criminal activity of which he or she has been a victim”; (v) the applicant “has been, is being, or
is likely to be helpful to an investigation or prosecution of that qualifying criminal activity”; and
(vi) “the qualifying criminal activity violated U.S. law.” 8 C.F.R. § 214.14(c)(2)(i). 2
Recognizing the fact that “judges neither investigate crimes nor prosecute perpetrators,”
the applicable regulations specify that the statutory phrase “investigation or prosecution” is to be
“interpreted broadly . . . to include the conviction and sentencing of the perpetrator because these
extend from the prosecution.” New Classification for Victims of Criminal Activity; Eligibility
for “U” Nonimmigrant Status, 72 Fed. Reg. 53014, 53020 (Sept. 17, 2007).
Additionally, “since the initiation of cooperation, [the applicant cannot have] refused or failed
to provide information and assistance reasonably requested.” 8 C.F.R. § 214.14(b)(3).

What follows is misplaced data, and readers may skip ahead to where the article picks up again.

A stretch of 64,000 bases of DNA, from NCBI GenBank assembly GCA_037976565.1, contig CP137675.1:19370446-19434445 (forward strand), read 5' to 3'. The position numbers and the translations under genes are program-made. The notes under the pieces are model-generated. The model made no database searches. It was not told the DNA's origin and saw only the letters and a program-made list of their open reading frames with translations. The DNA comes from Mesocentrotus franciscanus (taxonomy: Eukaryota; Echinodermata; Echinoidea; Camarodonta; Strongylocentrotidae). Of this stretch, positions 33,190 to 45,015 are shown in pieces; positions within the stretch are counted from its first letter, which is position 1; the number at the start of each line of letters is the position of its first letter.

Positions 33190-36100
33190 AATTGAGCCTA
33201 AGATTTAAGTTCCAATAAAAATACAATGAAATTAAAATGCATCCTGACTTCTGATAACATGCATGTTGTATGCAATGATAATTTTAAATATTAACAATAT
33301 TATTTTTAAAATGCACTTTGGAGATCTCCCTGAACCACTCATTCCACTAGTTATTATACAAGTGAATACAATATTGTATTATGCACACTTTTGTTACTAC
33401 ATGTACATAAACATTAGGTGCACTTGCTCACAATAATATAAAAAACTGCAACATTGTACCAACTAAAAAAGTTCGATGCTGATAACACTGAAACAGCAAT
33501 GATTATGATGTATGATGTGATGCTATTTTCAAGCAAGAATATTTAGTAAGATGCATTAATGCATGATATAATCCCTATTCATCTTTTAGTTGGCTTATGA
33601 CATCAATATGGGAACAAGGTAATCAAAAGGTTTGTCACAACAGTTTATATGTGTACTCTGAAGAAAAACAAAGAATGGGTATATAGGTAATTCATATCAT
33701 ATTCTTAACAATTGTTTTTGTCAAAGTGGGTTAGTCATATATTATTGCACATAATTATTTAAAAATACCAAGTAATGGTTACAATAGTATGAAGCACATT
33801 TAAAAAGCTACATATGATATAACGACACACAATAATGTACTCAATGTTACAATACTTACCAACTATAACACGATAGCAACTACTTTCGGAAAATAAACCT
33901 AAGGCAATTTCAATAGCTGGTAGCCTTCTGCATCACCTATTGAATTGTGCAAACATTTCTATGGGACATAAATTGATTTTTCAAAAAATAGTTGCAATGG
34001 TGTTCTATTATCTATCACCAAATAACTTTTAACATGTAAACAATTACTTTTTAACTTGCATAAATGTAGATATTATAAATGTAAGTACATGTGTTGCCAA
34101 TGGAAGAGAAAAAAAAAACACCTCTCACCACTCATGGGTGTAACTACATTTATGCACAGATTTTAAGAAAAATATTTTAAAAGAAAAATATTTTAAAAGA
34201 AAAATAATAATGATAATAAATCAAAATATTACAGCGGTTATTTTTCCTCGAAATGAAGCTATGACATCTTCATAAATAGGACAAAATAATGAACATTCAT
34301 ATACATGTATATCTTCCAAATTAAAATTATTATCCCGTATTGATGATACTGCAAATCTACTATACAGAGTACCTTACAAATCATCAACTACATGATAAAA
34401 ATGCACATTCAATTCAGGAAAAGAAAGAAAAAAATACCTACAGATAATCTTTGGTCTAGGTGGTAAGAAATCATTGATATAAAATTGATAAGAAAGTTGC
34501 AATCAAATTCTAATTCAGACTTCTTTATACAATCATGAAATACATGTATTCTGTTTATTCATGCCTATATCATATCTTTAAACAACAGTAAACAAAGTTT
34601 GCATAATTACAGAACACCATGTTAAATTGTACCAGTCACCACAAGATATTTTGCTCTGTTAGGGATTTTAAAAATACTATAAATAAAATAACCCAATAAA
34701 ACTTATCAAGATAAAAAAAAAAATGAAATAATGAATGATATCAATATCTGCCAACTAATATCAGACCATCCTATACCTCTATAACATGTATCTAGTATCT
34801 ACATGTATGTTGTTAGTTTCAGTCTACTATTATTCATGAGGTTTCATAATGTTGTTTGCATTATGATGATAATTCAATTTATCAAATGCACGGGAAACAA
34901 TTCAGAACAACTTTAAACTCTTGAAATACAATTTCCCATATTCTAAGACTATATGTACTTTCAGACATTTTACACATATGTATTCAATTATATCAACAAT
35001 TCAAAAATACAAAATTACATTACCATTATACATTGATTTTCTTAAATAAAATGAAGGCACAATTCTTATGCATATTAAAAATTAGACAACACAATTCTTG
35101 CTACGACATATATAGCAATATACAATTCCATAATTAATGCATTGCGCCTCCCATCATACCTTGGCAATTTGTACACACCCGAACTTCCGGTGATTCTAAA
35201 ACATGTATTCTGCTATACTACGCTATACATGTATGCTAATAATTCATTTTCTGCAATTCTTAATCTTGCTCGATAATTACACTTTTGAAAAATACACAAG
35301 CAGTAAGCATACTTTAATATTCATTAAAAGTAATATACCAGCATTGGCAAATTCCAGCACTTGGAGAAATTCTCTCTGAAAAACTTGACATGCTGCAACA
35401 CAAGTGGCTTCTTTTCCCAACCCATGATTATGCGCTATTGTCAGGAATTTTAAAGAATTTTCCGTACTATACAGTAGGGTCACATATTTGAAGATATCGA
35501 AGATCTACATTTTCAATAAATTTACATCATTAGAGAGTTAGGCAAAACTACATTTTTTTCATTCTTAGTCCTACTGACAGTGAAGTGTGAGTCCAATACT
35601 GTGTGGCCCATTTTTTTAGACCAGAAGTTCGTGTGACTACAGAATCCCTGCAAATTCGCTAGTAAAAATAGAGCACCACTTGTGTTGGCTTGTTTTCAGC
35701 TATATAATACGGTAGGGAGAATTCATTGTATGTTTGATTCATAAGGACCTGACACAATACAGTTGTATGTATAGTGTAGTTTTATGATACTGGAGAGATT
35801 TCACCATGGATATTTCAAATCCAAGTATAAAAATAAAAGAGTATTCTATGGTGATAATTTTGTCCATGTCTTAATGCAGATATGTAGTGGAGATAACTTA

Plaintiff argues that the court should grant her motion because she has made a prima
facie showing that the MPD officers’ alleged conduct during the Incident caused her severe
physical and psychological injuries and constitutes qualifying criminal activity about which she
possesses information. (Mot. at 11-16). Plaintiff further alleges that she has already been
helpful in the investigation of the Incident, and that “she is more than willing to cooperate fully
in any future investigation and/or prosecution of the MPD officers involved.” (Id. at 3; see also
id. at 16-18).
a. The “Investigation or Prosecution” of Qualifying Criminal Activity
As an initial matter, there is no existing investigation or prosecution related to the
Incident, nor is there any evidence indicating that any such investigation or prosecution will take
place in the future, and no MPD officers have been charged with any crime or infraction arising
out of the Incident. While there is evidence regarding a past Internal Affairs investigation into
the Incident – which concluded that the use of force by Officer Arana-Jimenez was justified
(Opp. Ex. 3) – this court had no involvement whatsoever in that investigation.
The fact that the regulations allow judges to grant U visa certifications does not mean that